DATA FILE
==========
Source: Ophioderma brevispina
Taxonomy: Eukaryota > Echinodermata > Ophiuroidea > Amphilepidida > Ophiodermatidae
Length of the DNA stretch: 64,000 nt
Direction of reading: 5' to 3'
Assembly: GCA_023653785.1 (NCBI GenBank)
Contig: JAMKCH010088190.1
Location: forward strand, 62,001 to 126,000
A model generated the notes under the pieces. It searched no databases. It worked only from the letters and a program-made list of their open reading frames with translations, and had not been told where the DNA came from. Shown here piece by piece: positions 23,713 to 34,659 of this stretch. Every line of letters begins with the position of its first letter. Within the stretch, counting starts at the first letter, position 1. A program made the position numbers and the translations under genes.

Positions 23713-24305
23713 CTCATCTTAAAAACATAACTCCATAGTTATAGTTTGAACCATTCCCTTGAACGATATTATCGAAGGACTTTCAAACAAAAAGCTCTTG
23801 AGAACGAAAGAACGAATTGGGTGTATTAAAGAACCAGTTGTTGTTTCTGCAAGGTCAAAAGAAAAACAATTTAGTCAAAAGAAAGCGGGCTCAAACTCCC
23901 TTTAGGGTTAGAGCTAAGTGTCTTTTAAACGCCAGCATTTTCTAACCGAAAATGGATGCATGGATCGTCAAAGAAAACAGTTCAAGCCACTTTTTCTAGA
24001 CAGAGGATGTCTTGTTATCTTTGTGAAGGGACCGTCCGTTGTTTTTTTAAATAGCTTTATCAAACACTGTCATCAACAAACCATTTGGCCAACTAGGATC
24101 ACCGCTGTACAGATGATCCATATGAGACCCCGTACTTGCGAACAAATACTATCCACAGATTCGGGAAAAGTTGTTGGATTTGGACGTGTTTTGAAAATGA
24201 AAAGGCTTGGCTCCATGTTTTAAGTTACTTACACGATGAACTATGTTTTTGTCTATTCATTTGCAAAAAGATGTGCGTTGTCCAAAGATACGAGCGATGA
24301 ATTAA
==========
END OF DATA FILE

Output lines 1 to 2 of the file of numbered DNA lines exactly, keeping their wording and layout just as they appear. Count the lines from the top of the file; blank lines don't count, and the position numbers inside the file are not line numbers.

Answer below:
Source: Ophioderma brevispina
Taxonomy: Eukaryota > Echinodermata > Ophiuroidea > Amphilepidida > Ophiodermatidae